The ‘Gateway Drug to Democracy’
Nov 07, 2018
Jay Arthur Sterrenberg
The fastest way to reveal a nation’s priorities is to take a look at its budget. Where money is allocated, improvements and expansions are made; where costs are cut, institutions and policies wither. In America and other similar democracies, political candidates campaign on budget promises, but it can be difficult to maintain transparency—and enforce accountability—once elected into office.
“Budgets are the essence of what government does,” says a woman at a community meeting in Jay Arthur Sterrenberg’s short documentary, Public Money. “We’re cutting out the rhetoric about budgeting and allowing community members to make direct decisions about money in our community.”
She’s talking about participatory budgeting, an innovative democratic process that has been under way in New York City since 2011. Once a year, citizens in participating council districts across the city propose and vote on how to spend $1 million in their neighborhood.
“It results in better budget decisions,” the New York city council’s website reads, “because who better knows the needs of our community than the people who live there?”
Participatory budgeting was first introduced on a large scale in Porto Alegre, Brazil. “For over 25 years, there have been all kinds of massive improvements in city infrastructure, and especially improved conditions in poorer neighborhoods,” Sterrenberg told The Atlantic. Today, there are more than 1,500 participatory budgets around the world.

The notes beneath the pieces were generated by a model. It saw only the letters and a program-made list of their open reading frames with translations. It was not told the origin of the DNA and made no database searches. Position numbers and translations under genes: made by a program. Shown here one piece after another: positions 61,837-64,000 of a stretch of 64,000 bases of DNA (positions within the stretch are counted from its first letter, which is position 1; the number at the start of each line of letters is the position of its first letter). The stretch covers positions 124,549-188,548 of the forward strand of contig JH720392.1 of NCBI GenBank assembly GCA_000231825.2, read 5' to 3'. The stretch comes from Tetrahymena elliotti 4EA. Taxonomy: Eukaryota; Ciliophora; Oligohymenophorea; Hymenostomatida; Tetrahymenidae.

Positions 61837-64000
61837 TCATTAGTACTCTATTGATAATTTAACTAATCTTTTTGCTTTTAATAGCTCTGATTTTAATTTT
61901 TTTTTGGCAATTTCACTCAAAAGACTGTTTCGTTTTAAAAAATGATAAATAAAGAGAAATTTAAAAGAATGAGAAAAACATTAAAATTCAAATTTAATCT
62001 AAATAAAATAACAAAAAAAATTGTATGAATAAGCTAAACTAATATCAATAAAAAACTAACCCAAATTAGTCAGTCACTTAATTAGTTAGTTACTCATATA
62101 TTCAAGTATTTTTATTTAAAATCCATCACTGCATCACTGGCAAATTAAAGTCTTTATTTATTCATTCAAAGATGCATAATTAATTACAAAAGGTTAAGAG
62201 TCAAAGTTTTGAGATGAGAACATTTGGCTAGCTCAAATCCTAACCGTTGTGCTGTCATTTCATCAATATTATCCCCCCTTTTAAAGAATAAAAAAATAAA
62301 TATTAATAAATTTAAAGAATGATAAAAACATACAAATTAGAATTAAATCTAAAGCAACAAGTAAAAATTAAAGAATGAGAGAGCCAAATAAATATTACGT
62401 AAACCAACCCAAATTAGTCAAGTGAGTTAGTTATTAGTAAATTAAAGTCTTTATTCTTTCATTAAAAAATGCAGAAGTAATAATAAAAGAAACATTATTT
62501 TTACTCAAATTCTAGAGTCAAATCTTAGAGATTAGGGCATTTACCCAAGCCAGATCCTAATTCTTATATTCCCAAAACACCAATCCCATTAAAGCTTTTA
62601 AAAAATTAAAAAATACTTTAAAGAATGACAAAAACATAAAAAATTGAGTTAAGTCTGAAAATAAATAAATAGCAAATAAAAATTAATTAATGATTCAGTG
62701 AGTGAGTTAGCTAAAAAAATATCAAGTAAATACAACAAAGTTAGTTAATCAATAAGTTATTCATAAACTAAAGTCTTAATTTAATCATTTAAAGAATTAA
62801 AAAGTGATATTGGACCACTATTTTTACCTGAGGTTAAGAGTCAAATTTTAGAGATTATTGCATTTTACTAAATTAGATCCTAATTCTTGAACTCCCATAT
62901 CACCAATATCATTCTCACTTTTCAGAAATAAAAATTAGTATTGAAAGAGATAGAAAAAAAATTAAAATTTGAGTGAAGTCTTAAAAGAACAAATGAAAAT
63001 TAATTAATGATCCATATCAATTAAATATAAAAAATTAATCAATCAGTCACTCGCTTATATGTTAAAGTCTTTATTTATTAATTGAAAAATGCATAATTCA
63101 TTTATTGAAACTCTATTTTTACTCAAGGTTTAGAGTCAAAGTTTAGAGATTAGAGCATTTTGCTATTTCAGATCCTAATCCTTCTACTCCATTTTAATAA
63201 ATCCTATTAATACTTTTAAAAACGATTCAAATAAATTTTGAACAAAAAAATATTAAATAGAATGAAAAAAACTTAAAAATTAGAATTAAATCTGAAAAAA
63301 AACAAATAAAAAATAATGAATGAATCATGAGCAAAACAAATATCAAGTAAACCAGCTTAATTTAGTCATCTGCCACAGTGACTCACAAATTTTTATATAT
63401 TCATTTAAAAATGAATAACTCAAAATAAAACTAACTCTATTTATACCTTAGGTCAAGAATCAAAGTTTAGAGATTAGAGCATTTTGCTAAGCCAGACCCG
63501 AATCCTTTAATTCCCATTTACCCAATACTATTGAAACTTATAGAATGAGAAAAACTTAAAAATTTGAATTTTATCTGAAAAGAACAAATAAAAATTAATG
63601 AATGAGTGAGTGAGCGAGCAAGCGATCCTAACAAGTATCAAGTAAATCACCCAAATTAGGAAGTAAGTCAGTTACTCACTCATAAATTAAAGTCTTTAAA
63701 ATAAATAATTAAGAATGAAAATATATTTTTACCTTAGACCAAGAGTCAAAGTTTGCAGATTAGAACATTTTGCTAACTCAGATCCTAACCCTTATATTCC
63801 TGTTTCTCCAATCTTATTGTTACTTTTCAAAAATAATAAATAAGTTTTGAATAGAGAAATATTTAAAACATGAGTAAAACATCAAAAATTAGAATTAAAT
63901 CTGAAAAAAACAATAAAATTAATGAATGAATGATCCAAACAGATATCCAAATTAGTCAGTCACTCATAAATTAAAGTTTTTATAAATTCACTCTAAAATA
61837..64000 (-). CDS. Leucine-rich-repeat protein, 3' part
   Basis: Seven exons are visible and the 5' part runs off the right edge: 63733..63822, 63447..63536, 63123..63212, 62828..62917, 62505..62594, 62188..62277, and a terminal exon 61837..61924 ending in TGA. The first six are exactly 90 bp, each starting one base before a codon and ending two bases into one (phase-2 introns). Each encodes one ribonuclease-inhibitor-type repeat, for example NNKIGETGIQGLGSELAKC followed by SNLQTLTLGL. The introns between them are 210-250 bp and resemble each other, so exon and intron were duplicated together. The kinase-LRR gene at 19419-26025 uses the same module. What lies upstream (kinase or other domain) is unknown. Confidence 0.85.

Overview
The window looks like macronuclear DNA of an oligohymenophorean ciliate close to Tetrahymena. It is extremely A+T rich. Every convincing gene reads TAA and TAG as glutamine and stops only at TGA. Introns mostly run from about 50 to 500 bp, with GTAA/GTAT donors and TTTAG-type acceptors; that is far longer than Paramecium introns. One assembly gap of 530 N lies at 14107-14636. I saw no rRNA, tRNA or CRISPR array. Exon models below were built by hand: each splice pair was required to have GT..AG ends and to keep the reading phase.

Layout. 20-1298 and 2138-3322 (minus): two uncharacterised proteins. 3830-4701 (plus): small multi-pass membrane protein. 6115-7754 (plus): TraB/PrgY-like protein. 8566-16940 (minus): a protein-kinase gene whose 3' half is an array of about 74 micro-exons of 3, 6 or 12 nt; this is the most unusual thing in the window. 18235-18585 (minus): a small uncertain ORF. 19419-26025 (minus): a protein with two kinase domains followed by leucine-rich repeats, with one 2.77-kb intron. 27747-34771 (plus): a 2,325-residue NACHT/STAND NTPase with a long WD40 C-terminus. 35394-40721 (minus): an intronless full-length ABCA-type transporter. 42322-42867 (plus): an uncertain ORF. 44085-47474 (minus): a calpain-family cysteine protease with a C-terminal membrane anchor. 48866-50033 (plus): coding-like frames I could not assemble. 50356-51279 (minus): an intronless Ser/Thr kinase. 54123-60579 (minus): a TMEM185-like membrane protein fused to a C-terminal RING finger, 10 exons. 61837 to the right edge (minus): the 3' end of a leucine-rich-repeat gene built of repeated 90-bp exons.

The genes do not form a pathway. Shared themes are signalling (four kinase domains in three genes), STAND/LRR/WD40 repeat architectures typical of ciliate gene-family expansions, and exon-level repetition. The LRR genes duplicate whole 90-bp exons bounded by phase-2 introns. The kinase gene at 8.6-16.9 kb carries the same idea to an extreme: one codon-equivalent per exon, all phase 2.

Public Money, from Meerkat Media Collective, follows one cycle of the participatory-budget process in Sunset Park, Brooklyn. Residents are tasked with proposing project ideas, such as building a community center in the local library, installing security cameras in the park, and fixing potholes in the streets. Committees workshop, debate, and ultimately vote for their favorite projects, which—once deemed viable by the city government—go to the ballot. A public vote is held, and winning projects are funded.
The film takes an observational approach to what Sterrenberg describes as a “hard-to-explain process that has such potential to overhaul our politics.”
“I have heard participatory budgeting referred to as a ‘gateway drug to democracy,’” Sterrenberg said. When people are asked how they would like to spend their tax dollars and are given an option to directly implement that binding decision themselves, “it really inspires a different way of thinking about our governments and our cities.”
While Sterrenberg admitted that the process is not a “silver bullet to fix our democracy,” he believes that participatory budgeting promotes civic engagement and provides an “encouraging alternative model” of how to conduct a civic process.
“After my experience with participatory budgeting,” he said, “I think it's a crucial ingredient in building a new kind of government that better reflects the community it serves.”
Yesterday, voters overwhelmingly passed a measure to grant funding to expand participatory budgeting across New York City.
Author: Emily Buder
About This Series
A showcase of short films curated by The Atlantic